Healing waters: rise and fall of the Korytnica spa
Thanks to its geography and topography, Slovakia is a country with an abundance of healing mineral and thermal waters. The use of these rich resources has, to a large extent, depended on the country’s political regime. Behind the scenes of aquaparks and waterworlds, there are spas that successfully managed the privatization process during the 1990’s. Some spas, however, did not have this luck. Korytnica is one of the bleakest examples. Today, a visit toKorytnica spa is a very moving experience.
Driving through the busiest mountain pass in Slovakia, Donovaly, you can easily miss the turn-off to Korytnica, a bizarre place of abandoned buildings surrounded by Carpathian forests. This elegant spa location, healing generations since the 16th century, has been in decay since 2003. Ghost buildings eerily welcome you – all objects are accessible at your own risk - although entrance is officially forbidden. Forgotten teddy bears, 1970’s Polish juke-boxes, 1990’s party playlists, massage beds, ettichettas from Korytnica mineral waters glass bottles and medical documents – the abandoned premises of the spa buildings are full nostalgia. So, what has happened here?
Mineral waters from Korytnica were well-known in Budapest and Vienna as early as the first half of the 19th century. This water was consumed by monarchs and enjoyed for baths by Franz Joseph I of Austria and Ľudovít Štúr. Its quality was approved at the international competition in Vienna in 1873, where Korynica won two gold and one silver medal. It was exported to USA as well – Korytnica got a medal in St. Louis in 1904 as the only mineral water from Europe. The Korytnica spa was nationalised by the state in 1939, and at the end of the WWII, there was an army hospital healing partisans.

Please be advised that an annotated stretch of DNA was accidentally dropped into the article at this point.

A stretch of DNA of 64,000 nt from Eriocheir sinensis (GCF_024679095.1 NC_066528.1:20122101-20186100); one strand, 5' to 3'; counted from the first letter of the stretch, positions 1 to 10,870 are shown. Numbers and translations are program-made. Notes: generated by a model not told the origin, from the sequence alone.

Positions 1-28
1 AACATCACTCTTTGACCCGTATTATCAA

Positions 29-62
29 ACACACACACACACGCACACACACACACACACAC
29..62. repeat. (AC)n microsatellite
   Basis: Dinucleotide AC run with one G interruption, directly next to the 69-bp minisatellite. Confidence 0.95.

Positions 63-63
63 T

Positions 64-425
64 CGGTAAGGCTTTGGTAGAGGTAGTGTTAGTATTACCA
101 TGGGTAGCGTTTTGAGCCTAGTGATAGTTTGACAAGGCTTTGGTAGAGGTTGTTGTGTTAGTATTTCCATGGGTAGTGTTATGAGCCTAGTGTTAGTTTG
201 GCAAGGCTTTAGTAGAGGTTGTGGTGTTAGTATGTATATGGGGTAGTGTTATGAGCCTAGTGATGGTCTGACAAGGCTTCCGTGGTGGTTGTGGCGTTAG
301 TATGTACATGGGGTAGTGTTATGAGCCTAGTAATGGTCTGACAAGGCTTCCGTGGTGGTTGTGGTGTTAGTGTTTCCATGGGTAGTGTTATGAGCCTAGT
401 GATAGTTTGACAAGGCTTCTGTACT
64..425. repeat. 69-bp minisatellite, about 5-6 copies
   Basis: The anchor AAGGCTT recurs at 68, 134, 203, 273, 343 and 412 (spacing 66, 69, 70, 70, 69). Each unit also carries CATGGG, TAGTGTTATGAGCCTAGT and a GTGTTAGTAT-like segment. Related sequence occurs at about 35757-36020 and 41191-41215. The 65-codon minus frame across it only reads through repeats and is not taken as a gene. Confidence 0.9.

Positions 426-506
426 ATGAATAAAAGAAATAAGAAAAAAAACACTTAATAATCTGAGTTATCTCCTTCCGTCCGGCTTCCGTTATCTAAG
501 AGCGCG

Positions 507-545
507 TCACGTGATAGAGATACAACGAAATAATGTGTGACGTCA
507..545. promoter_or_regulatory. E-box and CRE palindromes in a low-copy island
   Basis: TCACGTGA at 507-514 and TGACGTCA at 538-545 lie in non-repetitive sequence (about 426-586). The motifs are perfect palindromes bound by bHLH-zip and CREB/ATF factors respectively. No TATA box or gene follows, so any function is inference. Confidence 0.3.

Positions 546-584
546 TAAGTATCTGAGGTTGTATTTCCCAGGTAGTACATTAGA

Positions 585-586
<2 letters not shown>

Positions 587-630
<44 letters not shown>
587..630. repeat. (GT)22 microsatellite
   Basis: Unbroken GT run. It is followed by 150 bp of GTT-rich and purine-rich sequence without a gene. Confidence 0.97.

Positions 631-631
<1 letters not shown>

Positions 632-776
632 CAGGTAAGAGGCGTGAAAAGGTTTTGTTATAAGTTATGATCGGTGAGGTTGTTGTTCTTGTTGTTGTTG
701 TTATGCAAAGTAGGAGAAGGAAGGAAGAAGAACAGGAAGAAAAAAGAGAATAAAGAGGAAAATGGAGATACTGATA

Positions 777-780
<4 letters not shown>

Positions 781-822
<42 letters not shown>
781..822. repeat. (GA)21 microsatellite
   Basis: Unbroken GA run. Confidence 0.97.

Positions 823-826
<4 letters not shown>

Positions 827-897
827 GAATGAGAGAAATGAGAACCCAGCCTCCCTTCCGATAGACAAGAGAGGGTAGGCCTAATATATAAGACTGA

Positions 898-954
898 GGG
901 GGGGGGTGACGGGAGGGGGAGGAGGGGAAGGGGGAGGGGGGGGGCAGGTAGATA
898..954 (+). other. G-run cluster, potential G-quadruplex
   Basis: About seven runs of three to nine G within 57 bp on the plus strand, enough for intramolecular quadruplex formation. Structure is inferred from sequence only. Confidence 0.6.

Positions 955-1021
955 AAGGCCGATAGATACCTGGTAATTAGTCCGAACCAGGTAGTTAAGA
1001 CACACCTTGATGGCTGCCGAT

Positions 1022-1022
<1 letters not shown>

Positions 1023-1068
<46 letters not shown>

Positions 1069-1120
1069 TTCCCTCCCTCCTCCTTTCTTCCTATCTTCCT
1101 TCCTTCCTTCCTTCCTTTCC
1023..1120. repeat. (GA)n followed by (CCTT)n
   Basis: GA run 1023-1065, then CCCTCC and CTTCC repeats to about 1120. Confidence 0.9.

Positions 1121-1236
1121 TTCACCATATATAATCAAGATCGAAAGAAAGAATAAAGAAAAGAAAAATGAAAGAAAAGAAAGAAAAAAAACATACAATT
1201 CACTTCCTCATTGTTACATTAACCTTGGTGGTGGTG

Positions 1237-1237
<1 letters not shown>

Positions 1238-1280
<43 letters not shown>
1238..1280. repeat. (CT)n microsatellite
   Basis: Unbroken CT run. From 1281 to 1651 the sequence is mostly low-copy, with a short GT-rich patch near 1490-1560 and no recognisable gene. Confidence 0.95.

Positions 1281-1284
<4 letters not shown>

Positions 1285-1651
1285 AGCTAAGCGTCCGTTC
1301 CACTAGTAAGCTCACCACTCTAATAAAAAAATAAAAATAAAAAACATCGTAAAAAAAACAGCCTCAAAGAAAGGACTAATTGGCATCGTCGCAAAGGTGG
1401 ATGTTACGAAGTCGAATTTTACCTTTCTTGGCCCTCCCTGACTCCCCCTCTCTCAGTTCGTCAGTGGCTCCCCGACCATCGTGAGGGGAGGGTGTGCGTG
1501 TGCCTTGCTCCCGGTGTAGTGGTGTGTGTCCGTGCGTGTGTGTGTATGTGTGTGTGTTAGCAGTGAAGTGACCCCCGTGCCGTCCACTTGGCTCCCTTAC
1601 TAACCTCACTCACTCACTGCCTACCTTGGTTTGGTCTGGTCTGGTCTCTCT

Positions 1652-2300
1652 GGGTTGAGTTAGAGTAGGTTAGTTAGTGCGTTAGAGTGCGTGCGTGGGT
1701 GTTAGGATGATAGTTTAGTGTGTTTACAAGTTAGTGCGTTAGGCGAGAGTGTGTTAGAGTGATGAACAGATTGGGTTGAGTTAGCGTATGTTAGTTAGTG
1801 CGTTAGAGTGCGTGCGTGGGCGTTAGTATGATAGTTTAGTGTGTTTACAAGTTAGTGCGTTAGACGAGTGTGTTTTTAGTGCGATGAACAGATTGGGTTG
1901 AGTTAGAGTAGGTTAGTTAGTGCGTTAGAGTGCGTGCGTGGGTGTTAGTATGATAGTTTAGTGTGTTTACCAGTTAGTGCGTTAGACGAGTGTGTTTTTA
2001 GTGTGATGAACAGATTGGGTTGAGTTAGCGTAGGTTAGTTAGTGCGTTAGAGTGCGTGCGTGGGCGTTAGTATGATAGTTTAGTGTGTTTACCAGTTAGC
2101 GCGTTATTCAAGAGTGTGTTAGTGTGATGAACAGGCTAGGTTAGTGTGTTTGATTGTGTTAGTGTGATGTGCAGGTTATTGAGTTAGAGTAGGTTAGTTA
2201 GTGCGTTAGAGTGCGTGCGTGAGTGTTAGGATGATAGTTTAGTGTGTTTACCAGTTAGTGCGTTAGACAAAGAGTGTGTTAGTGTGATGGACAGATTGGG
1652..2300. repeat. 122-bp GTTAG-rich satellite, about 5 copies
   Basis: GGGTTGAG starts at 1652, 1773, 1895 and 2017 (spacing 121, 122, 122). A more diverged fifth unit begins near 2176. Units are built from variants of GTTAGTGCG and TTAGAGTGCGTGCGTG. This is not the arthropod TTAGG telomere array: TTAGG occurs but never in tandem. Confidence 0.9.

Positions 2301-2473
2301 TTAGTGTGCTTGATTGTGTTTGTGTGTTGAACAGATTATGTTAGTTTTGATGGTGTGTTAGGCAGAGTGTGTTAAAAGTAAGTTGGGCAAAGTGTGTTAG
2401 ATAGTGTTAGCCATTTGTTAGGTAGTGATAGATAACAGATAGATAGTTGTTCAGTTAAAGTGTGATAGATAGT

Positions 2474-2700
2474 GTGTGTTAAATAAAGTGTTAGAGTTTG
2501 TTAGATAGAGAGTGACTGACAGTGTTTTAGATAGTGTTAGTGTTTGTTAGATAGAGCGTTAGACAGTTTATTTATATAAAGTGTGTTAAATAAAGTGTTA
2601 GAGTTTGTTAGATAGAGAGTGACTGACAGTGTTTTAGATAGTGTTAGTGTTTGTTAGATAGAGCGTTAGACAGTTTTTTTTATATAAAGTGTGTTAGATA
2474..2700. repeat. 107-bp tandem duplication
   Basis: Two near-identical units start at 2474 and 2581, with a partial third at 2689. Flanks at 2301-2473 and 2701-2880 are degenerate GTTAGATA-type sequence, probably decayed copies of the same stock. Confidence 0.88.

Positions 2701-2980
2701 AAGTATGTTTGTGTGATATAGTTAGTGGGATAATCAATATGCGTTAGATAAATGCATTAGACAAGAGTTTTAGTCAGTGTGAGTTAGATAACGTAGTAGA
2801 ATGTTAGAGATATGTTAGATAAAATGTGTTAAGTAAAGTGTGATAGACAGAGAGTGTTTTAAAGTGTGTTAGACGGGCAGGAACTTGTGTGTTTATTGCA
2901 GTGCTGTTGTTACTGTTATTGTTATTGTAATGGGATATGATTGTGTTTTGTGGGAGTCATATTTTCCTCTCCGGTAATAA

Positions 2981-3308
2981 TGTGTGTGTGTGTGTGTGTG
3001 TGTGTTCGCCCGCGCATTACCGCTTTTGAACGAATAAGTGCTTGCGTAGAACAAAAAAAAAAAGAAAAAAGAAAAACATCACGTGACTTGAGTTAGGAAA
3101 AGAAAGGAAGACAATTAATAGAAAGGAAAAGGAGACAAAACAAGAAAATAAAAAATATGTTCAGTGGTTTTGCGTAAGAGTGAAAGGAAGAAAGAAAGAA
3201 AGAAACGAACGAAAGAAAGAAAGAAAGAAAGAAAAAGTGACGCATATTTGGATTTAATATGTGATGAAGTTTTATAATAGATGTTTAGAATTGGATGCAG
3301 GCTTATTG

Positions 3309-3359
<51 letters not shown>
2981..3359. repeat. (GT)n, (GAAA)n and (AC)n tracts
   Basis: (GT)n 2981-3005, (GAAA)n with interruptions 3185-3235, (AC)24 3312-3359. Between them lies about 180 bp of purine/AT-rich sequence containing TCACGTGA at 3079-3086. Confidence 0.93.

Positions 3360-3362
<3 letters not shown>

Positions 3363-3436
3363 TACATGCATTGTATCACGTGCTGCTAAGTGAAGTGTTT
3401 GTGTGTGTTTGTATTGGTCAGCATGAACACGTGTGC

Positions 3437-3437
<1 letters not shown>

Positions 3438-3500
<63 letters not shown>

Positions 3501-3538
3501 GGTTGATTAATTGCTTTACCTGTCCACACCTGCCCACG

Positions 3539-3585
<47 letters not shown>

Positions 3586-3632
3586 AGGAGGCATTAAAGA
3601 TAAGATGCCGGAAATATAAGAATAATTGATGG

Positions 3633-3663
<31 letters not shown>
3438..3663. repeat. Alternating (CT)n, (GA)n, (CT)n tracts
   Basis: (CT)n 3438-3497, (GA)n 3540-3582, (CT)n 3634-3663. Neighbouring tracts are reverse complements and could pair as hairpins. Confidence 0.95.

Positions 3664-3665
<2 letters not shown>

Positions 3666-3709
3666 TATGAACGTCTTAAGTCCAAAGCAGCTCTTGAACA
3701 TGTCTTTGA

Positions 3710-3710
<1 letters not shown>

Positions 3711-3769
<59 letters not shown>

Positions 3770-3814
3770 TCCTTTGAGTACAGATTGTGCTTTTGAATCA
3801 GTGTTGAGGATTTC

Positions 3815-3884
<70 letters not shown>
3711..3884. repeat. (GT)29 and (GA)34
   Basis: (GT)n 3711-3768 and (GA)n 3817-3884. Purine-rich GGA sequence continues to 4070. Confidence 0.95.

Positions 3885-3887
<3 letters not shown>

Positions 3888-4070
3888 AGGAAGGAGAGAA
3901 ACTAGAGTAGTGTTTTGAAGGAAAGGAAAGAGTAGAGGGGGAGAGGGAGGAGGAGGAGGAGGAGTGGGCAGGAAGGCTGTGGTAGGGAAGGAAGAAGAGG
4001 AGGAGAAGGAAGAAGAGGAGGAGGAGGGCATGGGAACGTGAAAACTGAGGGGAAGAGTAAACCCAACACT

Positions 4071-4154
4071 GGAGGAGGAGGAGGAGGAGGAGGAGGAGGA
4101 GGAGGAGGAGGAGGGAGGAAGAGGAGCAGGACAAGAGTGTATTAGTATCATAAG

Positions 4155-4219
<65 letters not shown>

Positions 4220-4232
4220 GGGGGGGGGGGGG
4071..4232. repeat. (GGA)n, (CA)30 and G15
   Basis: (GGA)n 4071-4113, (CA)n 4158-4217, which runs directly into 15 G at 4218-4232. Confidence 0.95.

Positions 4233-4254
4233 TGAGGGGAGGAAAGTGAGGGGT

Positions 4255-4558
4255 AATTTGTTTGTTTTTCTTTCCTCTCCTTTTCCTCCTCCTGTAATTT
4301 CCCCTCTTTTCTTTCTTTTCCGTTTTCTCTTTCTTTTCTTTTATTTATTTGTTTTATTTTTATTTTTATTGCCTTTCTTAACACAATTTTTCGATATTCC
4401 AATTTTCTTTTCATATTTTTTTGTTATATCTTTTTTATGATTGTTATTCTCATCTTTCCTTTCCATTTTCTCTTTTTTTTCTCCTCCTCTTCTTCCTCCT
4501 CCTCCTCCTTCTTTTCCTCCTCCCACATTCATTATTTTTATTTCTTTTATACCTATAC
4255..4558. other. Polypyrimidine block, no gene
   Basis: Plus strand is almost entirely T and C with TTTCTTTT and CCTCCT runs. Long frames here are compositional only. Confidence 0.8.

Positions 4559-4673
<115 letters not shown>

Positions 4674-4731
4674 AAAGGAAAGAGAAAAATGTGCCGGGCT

During socialism, it was run by the Revolutionary Union Movement of Czechoslovakia (ROH) and welcomed workers from all over the Czechoslovak socialist republic. Wild privatization during 1990’s Vladimír Mečiar’s government meant the end of Korytnica. New ownership was followed by its bankruptcy in 2002. Today, another owner from Croatia has started bringing life to the spa again – mineral springs are renovated and a small hotel with restaurant was built here. Hopefully, Korytnica spa will recover its beauty back again.
If you still feel like bathing in some of the healing waters of Slovakia, there are plenty of places to visit – Piešťany, Nimnica, Bardejov, Bojnice, Dudince, Rajecké Teplice, Trenčianske Teplice, Turčianske Teplice and others. But to contemplate the results of political decisions and economic transformations, Korytnica is the place to go. And the mineral water there still heals, too.
Korytnica is one of the destinations during our 2-day Slovakia Explorer Tour.
Text by Brano Chrenka, Authentic Slovakia
Images by Vaclav Sulek, Planet Slovakia